What is the current state of digital learning in schools? Our own experiences, both positive and negative, can influence our perspective on this topic. As educators, we may have led engaging lessons where students explored a new place with a virtual reality tool. We may have seen the power of students building confidence for public speaking by participating in conversations online.
At the same time, even the most tech-savvy of us have faced challenges with integrating digital learning experiences into classrooms.
Just a few weeks ago, I had to solve a connectivity problem during a Skype call with an expert — while a group of fifth graders patiently waited for me to resolve it. We’ve all had days when the Wi-Fi is down — or moments when students push the boundaries by responding to a learning prompt with emojis.
A study released by Schoology this year tackled a few of the challenges that educators, students and families face with technology in the classroom. They received responses from thousands of U.S. educators in a variety of roles. Here’s a look at some of the survey’s key findings on the current state of digital learning.
MORE FROM EDTECH: Check out how K–12 schools should be defining digital learning.
Fallacy: Social Media Has No Place in the Classroom
In fact, social media can be a powerful teaching and learning tool when used strategically.
Are you in a school that encourages, bans or hasn’t taken a position on the use of social media during the school day? According to Schoology’s research, “about 40 percent of schools allow social media for educational purposes only, while nearly 20 percent have an openly permitted social media policy.”
Although this may allude to recognition by some schools of the power of social media, access to social media tools doesn’t, on its own, result in purposeful use. Yet social media access does help educators and students form connections with learning partners in other parts of the world and allow them to share their work with an authentic audience.
The percentage of administrators who say their top challenge is providing relevant, effective PD for teachers
Source: Schoology, “The State of Digital Learning in K–12 Education, 2018–2019,” June 2018
Modeling best practices for leveraging social networks is a great place for schools to start. An elementary school teacher might tell her class that their new collaborative writing partners were found through a Twitter chat.
A middle school teacher might ask students to research hashtags to find resources for a current events issue. A high school teacher might encourage students to reach out to an expert on a social media platform for an interview about his or her career.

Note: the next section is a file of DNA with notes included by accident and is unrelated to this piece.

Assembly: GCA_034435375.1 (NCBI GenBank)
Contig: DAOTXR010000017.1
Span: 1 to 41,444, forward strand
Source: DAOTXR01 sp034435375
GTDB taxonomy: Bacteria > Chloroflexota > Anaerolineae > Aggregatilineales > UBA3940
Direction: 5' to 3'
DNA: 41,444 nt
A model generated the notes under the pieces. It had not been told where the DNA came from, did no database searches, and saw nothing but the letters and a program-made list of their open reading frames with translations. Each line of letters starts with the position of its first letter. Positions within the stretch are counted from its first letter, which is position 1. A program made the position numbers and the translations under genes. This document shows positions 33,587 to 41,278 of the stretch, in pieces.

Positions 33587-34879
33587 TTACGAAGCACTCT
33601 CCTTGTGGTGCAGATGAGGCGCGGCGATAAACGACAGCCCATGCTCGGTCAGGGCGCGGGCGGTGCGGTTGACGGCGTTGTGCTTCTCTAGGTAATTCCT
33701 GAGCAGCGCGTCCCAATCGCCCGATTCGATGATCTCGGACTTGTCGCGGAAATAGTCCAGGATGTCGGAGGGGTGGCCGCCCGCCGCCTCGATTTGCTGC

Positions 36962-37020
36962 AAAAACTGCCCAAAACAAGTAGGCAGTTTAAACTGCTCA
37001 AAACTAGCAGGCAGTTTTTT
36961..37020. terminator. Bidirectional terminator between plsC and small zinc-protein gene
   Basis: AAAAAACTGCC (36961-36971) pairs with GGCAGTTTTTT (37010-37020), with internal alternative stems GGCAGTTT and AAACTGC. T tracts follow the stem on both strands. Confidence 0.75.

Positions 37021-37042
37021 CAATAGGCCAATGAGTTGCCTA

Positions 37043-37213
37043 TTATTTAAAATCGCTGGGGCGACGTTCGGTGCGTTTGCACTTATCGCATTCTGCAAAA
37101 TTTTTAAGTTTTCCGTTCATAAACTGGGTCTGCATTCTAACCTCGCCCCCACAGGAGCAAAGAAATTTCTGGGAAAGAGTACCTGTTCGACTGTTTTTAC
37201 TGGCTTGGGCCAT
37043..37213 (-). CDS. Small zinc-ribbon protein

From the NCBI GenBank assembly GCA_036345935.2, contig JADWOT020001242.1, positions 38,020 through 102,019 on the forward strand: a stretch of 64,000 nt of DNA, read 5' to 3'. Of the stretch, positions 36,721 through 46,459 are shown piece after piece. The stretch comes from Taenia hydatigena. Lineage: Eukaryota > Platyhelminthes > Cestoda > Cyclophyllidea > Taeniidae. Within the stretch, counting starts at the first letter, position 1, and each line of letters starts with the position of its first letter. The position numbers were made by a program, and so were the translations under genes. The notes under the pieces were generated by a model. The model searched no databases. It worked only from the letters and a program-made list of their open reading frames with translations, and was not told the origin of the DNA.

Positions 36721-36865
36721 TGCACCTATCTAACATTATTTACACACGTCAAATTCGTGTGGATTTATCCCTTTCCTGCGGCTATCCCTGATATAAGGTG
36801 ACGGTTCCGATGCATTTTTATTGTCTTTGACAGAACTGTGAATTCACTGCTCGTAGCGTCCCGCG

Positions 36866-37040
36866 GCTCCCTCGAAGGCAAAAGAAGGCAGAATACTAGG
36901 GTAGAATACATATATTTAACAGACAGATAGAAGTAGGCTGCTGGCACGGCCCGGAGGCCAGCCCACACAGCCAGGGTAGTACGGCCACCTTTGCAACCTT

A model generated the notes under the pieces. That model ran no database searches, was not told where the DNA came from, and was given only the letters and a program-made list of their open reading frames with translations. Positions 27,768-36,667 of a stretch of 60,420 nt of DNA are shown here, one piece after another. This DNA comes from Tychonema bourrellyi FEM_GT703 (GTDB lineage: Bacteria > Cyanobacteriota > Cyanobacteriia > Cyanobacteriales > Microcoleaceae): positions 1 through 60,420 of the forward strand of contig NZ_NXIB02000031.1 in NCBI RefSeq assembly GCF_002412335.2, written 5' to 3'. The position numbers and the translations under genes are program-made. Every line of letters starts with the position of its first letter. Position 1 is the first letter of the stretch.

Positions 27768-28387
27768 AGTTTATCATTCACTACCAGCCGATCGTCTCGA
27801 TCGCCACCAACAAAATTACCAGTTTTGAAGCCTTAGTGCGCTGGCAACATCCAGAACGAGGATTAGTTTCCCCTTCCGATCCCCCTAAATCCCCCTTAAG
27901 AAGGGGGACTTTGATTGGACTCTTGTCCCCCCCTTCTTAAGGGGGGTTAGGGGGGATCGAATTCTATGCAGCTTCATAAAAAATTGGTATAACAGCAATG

In addition to participating in conversations and forging connections in these spaces, educators can model learning activities on these platforms. Students might create memes, like those they see on social media, to demonstrate how well they understand a social studies concept. They might share comments on a draft of a classmate’s writing in a Google Doc to practice digital citizenship skills.
Used strategically, social media can support collaboration and provide inspiration for learning activities. To address concerns about limiting the type of content to which students have access, some districts use content monitoring software to help leaders observe and restrict site access appropriately.
Fallacy: Current Digital Learning Professional Development Is Sufficient
In fact, the quality and structure of professional learning opportunities vary greatly.
As a classroom educator who now teaches at the graduate level and hosts professional development activities, I have seen professional learning from many angles. Face-to-face, online and hybrid professional development are all part of the puzzle. Although I love participating in all of these, providing time and space for hands-on professional development, supported by consistent follow-up and feedback, is not an option in every learning space.
Used strategically, social media can support collaboration and provide inspiration for learning activities."
author, educational technology consultant and the creator of Class Tech Tips.
Determining your district’s and school’s priorities for digital learning and fostering communities of educators are essential. The Schoology report found that educators view professional learning communities as “incredibly helpful for educators … 83 percent of respondents agree that PLCs are effective PD tools.”
As part of a hybrid PD model, this type of professional learning might also include communicating within a learning management system that students use throughout the school day.
MORE FROM EDTECH: See how K–12 modern learning environments can be built outside of the classroom.
Fact: A Strategic Plan Can Simplify Digital Learning for Teachers
Having access to technology is part of the puzzle, but teachers need ongoing professional learning support.
When it comes to sorting through the long list of digital learning tools available to teachers and students, it doesn’t take long to feel overwhelmed. According to Schoology’s research study, “more than 34 percent of teachers consider integrating new ed tech tools a top priority for the school year.” But almost the same number saw “having too many tools to juggle … as a top challenge.”
If we’ve met before, you’ve probably heard me use the phrase “tasks before apps” — I even wrote a book with this as the title. Part mantra, part gentle reminder, this is my way of keeping learning front and center.
It’s important to have tech tools in your tool belt. However, the focus should remain on identifying learning goals and zeroing in on how digital tools can give students learning experiences that, in the past, would have been impossible.